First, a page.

The team also created a website that enabled them — and the residents — to track historical and real-time electricity use, and to see energy-use data for individual appliances and systems, like the dishwasher or the home’s heating and cooling. Residents could track spikes in energy use when they opened the fridge, steady plateaus when they stayed up late working on their computers, or power dips when they were out for the day.
“Electricity is still largely invisible to people,” Delmas said. “We want to help them see it.”
Some participants even experimented with ways to lower their electricity needs. One family found that simply moving cereal boxes away from the top of their refrigerator improved airflow so much that the fridge used less electricity.
“Knowledge of personal electrical energy usage is inaccessible to most individuals,” said co-principal investigator William Kaiser, a professor at UCLA’s Henry Samueli School of Engineering and Applied Science, who helped design and build the smart meters. “Our objective is to monitor and optimize energy-usage guidance for individuals to produce direct benefits in conservation.”
Victor Pinto and Paulina Morales participated in the study and received notices focused on the environment. Although Pinto disliked the guilt trip, Morales said it made her determined to improve.
“The message reminds you that you’re hurting people and the planet,” Morales said. “It made me more conscious of the energy I was using.”
To select which messages to test, the research team put the study participants into focus groups and asked them what information they thought would best motivate them to reduce their energy use. Options included comparing their carbon footprint to car emissions, knowing the number of homes in Kenya their electricity use would support, or understanding how many trees it would take to absorb their carbon dioxide. Ironically, most predicted that cost savings would influence them most.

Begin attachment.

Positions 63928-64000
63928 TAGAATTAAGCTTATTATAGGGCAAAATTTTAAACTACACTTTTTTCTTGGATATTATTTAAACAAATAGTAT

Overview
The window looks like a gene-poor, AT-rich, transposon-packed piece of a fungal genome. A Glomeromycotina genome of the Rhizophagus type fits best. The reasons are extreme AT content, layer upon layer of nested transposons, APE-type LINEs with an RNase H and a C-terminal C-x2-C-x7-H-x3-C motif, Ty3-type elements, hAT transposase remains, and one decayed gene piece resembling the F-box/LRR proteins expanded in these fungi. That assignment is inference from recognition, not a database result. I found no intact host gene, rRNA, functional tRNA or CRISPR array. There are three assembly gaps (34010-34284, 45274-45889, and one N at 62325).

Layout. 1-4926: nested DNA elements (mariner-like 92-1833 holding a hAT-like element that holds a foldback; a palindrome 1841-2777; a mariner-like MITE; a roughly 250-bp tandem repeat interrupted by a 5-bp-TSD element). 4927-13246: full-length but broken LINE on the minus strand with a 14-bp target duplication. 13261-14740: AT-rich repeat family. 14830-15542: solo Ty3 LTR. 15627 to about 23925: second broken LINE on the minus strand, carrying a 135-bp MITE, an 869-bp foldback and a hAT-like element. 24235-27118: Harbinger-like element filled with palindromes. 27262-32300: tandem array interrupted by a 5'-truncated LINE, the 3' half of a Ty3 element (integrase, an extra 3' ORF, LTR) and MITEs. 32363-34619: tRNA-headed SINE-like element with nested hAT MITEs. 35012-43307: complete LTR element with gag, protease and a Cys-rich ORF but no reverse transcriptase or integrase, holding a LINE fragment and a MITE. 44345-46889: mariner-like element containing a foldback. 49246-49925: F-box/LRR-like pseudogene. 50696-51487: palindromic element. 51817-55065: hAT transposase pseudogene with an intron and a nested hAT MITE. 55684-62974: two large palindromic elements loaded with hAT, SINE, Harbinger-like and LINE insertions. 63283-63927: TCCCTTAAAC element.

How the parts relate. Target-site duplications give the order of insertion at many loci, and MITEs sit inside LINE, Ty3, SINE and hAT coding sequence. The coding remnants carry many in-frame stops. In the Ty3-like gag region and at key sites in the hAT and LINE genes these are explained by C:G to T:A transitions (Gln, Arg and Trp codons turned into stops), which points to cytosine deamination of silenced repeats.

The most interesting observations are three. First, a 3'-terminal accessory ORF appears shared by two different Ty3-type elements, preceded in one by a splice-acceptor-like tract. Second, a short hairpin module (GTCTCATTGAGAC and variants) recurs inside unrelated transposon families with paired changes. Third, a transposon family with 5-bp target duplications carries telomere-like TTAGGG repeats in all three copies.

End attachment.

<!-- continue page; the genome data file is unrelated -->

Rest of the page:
“People are notoriously bad at predicting their future behavior,” said Stephanie Vezich, a UCLA psychology doctoral student. “They think cost savings are going to motivate their behavior, but when you actually test these different ideas, providing the cost information is actually the least effective.”
In addition to the Institute of the Environment and Sustainability, UCLA Engineering and UCLA Anderson, the study drew experts from economics, psychology and business, and relied on cooperation from UCLA Housing and Hospitality. It followed up on earlier research that put smart meters inside UCLA dorm rooms to learn what motivated undergraduates to save energy. The research supports UCLA’s first Grand Challenge project, which aims to move Los Angeles to renewable energy and local water by 2050 while protecting biodiversity.
The Engage study also compiled an unprecedented amount of detail about how people use electricity, appliance by appliance. Residents saw how their dishwasher’s electricity consumption compared to that of their oven, hair dryer or air conditioner, and the researchers learned where people were willing to cut back.